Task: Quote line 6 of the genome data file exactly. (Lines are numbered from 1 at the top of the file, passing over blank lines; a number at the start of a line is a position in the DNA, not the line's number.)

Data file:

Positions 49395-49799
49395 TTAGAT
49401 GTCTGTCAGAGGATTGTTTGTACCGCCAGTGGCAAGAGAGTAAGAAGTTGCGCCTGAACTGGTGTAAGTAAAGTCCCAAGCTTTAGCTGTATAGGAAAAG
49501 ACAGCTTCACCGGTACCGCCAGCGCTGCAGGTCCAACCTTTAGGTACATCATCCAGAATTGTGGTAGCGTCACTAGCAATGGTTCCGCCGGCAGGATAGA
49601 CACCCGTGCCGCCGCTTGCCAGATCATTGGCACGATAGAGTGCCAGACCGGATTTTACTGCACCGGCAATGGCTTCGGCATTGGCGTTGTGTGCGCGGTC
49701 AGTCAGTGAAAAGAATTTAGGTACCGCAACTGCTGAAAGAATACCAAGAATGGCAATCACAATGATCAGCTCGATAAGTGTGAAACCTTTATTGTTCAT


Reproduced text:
49701 AGTCAGTGAAAAGAATTTAGGTACCGCAACTGCTGAAAGAATACCAAGAATGGCAATCACAATGATCAGCTCGATAAGTGTGAAACCTTTATTGTTCAT